From childhood's hour I have not been As others were; I have not seen As others saw (1-3)
The speaker has marched to the beat of his own drummer for a long time—since he was a child, in fact. There are all the "others," and there is him. The repetition of "I" in these lines will continue throughout the poem, and emphasizes the speaker's singularity.
I could not bring My passions from a common spring (3-4)
The distinction between the speaker and everybody else is further described. His passions do not come from a "common spring." In a way, then, the speaker becomes associated with what is uncommon. This foreshadows the sense of uniqueness we detect later in the poem.
From the same source I have not taken
My sorrow (5-6)
This marks the third time the speaker has said "I have not." All these negatives ("have not") make us think that being different is a lot like, well, not having something—like friends, or things in common with other people. It sounds like poverty to us. Bad times.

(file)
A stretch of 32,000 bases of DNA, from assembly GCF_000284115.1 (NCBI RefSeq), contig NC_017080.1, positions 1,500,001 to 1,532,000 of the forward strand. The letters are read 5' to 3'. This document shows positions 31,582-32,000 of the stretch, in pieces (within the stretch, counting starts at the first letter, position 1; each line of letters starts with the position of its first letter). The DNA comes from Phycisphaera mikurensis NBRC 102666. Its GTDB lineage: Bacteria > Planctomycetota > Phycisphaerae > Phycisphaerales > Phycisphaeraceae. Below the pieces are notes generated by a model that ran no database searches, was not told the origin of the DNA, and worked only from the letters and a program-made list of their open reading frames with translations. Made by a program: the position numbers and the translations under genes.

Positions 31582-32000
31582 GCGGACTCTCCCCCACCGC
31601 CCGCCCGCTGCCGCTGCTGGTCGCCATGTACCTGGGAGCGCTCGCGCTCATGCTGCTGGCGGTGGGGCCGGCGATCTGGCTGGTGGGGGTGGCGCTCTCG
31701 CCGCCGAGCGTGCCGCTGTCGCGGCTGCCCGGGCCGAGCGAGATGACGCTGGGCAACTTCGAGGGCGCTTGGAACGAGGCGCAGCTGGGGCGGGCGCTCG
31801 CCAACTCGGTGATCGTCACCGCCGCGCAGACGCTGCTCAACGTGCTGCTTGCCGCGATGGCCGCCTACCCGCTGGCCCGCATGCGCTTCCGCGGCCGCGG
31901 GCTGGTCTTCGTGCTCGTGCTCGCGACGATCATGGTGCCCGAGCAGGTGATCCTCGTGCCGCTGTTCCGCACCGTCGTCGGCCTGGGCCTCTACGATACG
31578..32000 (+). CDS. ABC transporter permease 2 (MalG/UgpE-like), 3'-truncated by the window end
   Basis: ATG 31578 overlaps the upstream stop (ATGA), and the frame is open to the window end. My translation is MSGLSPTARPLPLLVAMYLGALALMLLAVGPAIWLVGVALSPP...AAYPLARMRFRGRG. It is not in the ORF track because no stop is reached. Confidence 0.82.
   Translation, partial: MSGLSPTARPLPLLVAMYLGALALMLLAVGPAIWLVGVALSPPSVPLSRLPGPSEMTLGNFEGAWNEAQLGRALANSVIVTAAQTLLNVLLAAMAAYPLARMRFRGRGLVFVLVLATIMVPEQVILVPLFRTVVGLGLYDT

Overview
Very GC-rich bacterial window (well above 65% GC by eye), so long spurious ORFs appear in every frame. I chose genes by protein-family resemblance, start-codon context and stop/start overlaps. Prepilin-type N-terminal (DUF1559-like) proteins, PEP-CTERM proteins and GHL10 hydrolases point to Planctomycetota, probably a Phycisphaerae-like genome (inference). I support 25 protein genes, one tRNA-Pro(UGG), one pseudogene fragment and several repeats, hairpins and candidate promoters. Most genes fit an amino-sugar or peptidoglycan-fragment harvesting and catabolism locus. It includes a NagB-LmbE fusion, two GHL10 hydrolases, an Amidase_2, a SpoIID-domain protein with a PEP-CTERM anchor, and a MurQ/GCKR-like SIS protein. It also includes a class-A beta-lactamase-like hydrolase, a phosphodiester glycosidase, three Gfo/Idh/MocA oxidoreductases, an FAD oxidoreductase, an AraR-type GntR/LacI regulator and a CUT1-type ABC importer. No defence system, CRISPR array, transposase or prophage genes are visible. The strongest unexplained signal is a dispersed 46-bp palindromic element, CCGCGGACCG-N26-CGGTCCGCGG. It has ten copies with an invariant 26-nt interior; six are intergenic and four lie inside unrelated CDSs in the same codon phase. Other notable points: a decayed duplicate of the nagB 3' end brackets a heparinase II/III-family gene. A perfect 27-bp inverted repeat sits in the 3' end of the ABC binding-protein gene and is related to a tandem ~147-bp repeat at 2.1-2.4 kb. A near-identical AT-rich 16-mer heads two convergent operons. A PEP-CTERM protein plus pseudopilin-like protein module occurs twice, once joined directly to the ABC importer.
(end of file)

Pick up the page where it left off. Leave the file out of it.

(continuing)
I could not awaken My heart to joy at the same tone; (6-7)
That phrase "could not awaken" is really troublesome. For a brief second, we think the speaker is either dead or permanently asleep because the line ends—yikes. This suggests that isolation is eerily similar to death, or being really, really, sleepy.
And all I loved, I loved alone (9)
Major alliteration going on here, that's for sure. And of course, this is the central moment of the poem, where "alone" is redefined. It's not just a case of "Oh, I'm all alone and in love by myself." It's also "I alone am the only one who loves." So, at least the speaker has that going for him.
And the cloud that took the form (When the rest of Heaven was blue) Of a demon in my view. (20-22)
A cloud that takes the form of a demon? This is classic Poe. It's also a sign of how the speaker's isolation has affected him. Part of the reason, perhaps, that the cloud takes the form of the demon is because the speaker is already feeling pretty bummed about everything.